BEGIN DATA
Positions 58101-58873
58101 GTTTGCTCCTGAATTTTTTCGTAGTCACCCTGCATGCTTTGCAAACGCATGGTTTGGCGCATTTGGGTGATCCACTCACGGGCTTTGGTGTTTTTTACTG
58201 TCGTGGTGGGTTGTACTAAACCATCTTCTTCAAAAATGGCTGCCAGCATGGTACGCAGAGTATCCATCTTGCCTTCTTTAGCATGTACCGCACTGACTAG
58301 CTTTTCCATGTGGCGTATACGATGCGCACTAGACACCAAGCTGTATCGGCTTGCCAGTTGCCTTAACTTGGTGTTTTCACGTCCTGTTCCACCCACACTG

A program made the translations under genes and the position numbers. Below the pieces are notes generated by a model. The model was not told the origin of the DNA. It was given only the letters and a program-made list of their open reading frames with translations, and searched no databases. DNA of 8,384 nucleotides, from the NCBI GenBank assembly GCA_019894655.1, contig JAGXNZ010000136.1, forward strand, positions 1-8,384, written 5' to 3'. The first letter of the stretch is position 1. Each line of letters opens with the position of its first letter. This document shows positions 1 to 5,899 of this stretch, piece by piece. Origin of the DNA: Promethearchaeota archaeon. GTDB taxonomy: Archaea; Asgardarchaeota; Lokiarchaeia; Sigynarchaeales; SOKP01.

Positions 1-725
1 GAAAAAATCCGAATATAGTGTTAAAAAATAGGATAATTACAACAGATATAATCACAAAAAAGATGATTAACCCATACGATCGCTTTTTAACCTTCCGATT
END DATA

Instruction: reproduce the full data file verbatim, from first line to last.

Positions 58101-58873
58101 GTTTGCTCCTGAATTTTTTCGTAGTCACCCTGCATGCTTTGCAAACGCATGGTTTGGCGCATTTGGGTGATCCACTCACGGGCTTTGGTGTTTTTTACTG
58201 TCGTGGTGGGTTGTACTAAACCATCTTCTTCAAAAATGGCTGCCAGCATGGTACGCAGAGTATCCATCTTGCCTTCTTTAGCATGTACCGCACTGACTAG
58301 CTTTTCCATGTGGCGTATACGATGCGCACTAGACACCAAGCTGTATCGGCTTGCCAGTTGCCTTAACTTGGTGTTTTCACGTCCTGTTCCACCCACACTG

A program made the translations under genes and the position numbers. Below the pieces are notes generated by a model. The model was not told the origin of the DNA. It was given only the letters and a program-made list of their open reading frames with translations, and searched no databases. DNA of 8,384 nucleotides, from the NCBI GenBank assembly GCA_019894655.1, contig JAGXNZ010000136.1, forward strand, positions 1-8,384, written 5' to 3'. The first letter of the stretch is position 1. Each line of letters opens with the position of its first letter. This document shows positions 1 to 5,899 of this stretch, piece by piece. Origin of the DNA: Promethearchaeota archaeon. GTDB taxonomy: Archaea; Asgardarchaeota; Lokiarchaeia; Sigynarchaeales; SOKP01.

Positions 1-725
1 GAAAAAATCCGAATATAGTGTTAAAAAATAGGATAATTACAACAGATATAATCACAAAAAAGATGATTAACCCATACGATCGCTTTTTAACCTTCCGATT